1 Pulses (5:26)
2 Section I (3:58)
3 Section II (5:13)
4 Section IIIA (3:55)
5 Section IIIB (3:46)
6 Section IV (6:37)
7 Section V (6:49)
8 Section VI (4:54)
9 Section VII (4:19)
10 Section VIII (3:35)
11 Section IX (5:24)
12 Section X (1:51)
13 Section XI (5:44)
14 Pulses (6:11)


Drexciya - Neptune's Lair

Label: Tresor
Released: 1999
Style: Electro, Techno

"Though a quick glance at the track titles -- "Organic Hydropoly Spores," "Polymono Plexusgel," "Triangular Hydrogen Strain," "Oxyplasmic Gyration Beam" -- lends the impression that this is yet another Drexciyan work wherein the music, though stellar enough, isn't quite as important as the sub-aquatic science-fiction themes, Neptune's Lair proves as solid a piece of musicianship as the act has ever recorded. The album mostly disdains the froglike neo-retro vocal samples that often shifted emphasis away from the music on the Drexciya EPs, and simply pushes through with a set of midtempo, paranoid electro gems. The production is still reminiscent of the classic electro era, but never feels as tied to the vintage synth as before. Admittedly, there's a bit much to digest on the 20 tracks, but Neptune's Lair is yet another bright spot in the Detroit electro-techno revival. " - Allmusic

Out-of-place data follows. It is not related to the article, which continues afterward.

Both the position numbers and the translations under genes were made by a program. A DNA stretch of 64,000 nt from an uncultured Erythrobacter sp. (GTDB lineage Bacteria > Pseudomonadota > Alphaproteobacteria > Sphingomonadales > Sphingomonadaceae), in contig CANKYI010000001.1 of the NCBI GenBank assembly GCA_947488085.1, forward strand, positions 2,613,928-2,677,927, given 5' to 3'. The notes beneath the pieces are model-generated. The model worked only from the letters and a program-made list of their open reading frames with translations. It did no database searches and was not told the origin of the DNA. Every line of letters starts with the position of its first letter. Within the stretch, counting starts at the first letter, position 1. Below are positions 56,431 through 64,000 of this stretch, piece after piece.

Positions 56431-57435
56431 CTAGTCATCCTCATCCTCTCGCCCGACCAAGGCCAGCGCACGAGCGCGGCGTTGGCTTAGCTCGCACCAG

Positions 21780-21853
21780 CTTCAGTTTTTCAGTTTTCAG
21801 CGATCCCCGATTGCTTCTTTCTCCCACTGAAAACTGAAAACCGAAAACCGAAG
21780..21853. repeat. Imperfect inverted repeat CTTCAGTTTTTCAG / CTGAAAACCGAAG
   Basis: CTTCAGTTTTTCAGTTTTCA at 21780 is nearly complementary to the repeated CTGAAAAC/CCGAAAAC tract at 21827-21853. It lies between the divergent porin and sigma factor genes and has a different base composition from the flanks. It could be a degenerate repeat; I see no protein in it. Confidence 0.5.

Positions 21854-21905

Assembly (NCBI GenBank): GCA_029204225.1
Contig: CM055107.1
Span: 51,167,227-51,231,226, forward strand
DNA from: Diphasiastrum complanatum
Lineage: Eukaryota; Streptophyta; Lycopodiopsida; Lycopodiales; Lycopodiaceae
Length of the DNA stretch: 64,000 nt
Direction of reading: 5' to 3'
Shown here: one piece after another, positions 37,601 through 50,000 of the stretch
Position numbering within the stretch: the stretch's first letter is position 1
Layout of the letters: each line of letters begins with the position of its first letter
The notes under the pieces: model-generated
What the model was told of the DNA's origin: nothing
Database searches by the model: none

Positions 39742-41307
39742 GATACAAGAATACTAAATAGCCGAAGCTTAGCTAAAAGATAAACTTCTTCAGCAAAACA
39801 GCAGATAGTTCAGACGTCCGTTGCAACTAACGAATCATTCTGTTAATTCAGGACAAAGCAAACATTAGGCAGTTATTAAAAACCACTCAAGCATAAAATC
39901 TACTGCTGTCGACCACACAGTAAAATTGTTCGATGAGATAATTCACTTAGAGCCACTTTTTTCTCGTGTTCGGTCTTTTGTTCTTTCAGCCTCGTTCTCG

1 Intro: Temple Of Dos De Agua (1:00)
2 Species Of The Pod (3:53)
3 Andreaen Sand Dunes (6:15)
4 Running Out Of Space (1:54)
5 Habitat 'O' Negative (5:16)
6 Universal Element (1:55)
7 Drifting Into A Time Of No Future (3:33)
8 Polymono Plexusgel (3:08)
9 Surface Terrestrial Colonization (6:56)
10 Funk Release Valve (3:06)
11 Organic Hydropoly Spores (2:07)
12 Draining Of The Tanks (2:43)
13 Devil Ray Cove (2:49)
14 Fusion Flats (1:24)
15 Triangular Hydrogen Strain (3:55)
16 Oxyplasmic Gyration Beam (4:17)
17 Quantum Hydrodynamics (1:16)
18 Lost Vessel (5:52)
19 Bottom Feeders (3:25)
20 Jazzy Fluids (3:21)
21 C To The Power Of X + C To The Power Of X = MM = Unknown (2:35)


Tuesday, November 10, 2009

Signaldrift - Set Design

Label: The Consumers Research & Development Label
Released: 2005
Style: Leftfield, House, Ambient